Teaching with Quercus: Inspiring Practices

alt= image of 4 instructors profiled in post

Looking for a little inspiration to take your Quercus course to the next level? Check out these four short videos of faculty who are using innovative and easy-to-adopt approaches to enhance the learning and teaching experience at the University of Toronto:

Creating a Course Tour using Lecture Capture Software
Avi J. Cohen, Professor, Department of Economics

Avi J Cohen teaches ECO105Y, Principles of Economics for Non Specialists. His course consists of a face-to-face section with 500 students and an online section with 400 students. In this video, Avi highlights the advantages of using a Course Tour video, and it helps orient students to the learning management system and various Quercus tools that will be used in the course. Avi states, β€œIt is so easy and has so much impact.” It benefits both your students and your workload, reducing the time required to answer questions students may have about the course.

Using Rubrics in Quercus to Enhance Student Learning
Franco Taverna, Associate Professor, Teaching Stream, Human Biology (Faculty Arts and Sciences)

Franco Taverna teaches HMB471H Performance Enhancement, a 4th year course with 50 students. Franco discusses why he adopted rubrics following his decision to include more student writing in his course. He explains how he structures rubrics to focus on each part of the assignment, the content, and style. Rubrics provide students with clear assignment criteria so they can better meet the assignment expectations. They make grading quicker and more consistent, and allow Franco to effectively manage the grading workflow. Course teaching assistant, Claudia Tersigni, adds that rubrics make better use of her time, β€œI could give a lecture and be involved with the course development and the other aspects of being a TA beyond grading.”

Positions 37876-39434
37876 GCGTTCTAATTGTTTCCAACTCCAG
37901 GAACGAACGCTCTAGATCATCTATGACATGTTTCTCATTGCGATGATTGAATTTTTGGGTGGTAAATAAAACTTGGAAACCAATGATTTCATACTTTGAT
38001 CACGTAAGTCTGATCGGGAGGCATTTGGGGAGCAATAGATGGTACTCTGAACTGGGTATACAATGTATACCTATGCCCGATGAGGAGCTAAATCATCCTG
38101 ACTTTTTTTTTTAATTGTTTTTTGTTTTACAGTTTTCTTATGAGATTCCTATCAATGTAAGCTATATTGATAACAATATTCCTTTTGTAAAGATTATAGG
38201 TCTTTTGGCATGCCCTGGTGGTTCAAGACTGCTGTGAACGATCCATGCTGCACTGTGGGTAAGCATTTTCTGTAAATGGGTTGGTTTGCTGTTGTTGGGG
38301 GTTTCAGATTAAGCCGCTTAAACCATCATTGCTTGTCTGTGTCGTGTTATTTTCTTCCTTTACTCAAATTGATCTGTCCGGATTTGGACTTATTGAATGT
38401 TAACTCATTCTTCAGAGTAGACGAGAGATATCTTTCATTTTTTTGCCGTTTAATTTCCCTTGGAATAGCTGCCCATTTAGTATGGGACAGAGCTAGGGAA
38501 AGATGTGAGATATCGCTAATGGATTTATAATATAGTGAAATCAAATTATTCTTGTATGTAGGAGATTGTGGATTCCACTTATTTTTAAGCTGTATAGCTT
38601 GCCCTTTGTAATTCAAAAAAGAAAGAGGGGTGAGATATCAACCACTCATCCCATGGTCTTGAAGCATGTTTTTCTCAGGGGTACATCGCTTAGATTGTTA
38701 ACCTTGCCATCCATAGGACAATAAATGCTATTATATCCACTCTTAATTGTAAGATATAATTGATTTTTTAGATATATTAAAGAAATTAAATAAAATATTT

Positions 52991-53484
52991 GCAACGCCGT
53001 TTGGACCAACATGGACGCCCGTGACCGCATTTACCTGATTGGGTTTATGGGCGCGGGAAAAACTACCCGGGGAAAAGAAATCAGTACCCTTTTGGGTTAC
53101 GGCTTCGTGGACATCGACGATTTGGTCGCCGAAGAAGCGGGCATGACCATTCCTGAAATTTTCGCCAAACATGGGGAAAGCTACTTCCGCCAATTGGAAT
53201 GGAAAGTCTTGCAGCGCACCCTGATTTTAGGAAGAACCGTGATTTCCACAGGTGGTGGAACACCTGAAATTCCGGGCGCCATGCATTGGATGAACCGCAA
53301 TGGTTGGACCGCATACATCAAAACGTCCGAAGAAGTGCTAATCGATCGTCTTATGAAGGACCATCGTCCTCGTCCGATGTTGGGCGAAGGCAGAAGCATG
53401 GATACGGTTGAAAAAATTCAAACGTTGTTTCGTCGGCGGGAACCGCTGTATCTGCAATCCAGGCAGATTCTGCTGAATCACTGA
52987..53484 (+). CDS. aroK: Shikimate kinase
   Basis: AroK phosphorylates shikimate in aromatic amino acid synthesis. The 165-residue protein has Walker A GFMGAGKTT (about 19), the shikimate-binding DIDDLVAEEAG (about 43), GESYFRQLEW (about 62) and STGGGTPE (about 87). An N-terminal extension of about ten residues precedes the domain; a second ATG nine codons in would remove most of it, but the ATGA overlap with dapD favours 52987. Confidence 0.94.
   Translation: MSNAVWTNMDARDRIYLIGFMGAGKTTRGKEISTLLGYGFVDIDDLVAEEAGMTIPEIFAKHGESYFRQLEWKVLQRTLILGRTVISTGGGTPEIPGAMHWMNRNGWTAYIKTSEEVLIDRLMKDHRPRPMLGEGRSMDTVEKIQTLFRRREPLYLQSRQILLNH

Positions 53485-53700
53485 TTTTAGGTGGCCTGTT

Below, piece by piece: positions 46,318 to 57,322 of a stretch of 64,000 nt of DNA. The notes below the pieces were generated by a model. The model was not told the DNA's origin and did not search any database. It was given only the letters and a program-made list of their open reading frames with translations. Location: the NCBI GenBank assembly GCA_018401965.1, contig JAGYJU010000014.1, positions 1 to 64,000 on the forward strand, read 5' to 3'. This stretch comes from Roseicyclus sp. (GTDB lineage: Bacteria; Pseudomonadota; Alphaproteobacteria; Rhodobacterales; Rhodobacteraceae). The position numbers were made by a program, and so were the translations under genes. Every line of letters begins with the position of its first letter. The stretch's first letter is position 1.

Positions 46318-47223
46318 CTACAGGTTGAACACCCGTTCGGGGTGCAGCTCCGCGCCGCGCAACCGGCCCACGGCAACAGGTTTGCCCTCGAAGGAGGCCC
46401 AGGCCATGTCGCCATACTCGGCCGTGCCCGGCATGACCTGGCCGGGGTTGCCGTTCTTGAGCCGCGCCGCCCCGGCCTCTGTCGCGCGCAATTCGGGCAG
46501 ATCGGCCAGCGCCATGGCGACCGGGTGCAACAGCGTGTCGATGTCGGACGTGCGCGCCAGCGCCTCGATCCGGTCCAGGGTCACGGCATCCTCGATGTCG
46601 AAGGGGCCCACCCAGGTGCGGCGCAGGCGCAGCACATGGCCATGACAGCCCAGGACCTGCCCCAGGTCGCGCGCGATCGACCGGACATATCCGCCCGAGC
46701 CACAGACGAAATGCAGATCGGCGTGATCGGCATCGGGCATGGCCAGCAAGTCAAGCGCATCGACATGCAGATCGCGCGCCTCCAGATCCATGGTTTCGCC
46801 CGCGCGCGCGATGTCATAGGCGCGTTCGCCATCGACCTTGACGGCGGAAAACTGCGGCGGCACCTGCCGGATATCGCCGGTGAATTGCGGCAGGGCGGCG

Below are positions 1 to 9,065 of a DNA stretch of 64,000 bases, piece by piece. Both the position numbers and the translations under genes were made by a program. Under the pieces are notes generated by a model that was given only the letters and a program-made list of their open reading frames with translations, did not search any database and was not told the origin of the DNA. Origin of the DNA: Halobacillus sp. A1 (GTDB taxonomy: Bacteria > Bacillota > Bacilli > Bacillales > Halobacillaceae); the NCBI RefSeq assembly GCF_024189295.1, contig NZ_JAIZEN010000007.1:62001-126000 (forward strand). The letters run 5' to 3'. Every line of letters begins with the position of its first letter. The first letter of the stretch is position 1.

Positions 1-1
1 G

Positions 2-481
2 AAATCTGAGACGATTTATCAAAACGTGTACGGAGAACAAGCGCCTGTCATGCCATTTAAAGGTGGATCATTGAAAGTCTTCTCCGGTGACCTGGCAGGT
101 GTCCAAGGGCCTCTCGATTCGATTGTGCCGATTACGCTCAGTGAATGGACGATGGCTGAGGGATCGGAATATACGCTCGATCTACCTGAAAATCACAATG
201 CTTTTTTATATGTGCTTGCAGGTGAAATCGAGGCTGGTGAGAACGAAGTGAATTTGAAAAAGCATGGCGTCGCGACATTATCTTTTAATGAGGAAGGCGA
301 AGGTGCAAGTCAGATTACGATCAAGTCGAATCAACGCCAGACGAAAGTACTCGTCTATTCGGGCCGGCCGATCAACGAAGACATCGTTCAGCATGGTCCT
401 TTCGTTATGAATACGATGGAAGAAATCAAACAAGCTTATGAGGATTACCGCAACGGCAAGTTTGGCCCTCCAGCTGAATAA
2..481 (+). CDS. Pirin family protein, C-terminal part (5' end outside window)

Using Quercus to Manage Grades in Online Courses
Jessica Hill, Assistant Professor, Teaching Stream, Department of Molecular Genetics

Jessica Hill teaches MGY250 Introduction to Medical Genetics, a second year asynchronous online course with 420 students. Jessica shares her strategies for managing grading in a large course, including setting expectations for students about the feedback they will receive, employing a peer review process, using an assessment rubric by teaching assistants, and providing video feedback on common assignment pitfalls from the course instructor. She also explains the rubric-informed process that she employs when students want to challenge an assignment grade. These strategies work together to help students to be more aware of their learning and better understand why they achieved the mark that they did, while ensuring quality feedback in a large course.

Managing Assisgnment Deadlines with Quercus
Don Boyes, Professor Teaching Stream, Geography and Planning

Don Boyes teaches technical software-oriented courses in Geographic Information Systems with courses that range from 40 to 180 students. Don has adopted Quercus for all course assignments. In this video, he showcases the use of the Assign To feature to set customized deadlines, implement late penalties, and manage assignment deadlines for students who require accommodation. The Assign To Feature works with Discussions, Assignments, and Quizzes, saving time and streamlining related processes for all involved: students, teaching assistants and the course instructor. Students can see their customized deadline and Quercus automatically adjusts any late penalties so they are applied appropriately.

Feeling inspired? Test out one or more of these strategies in your courses.

By Carol Roderick, Quercus Liaison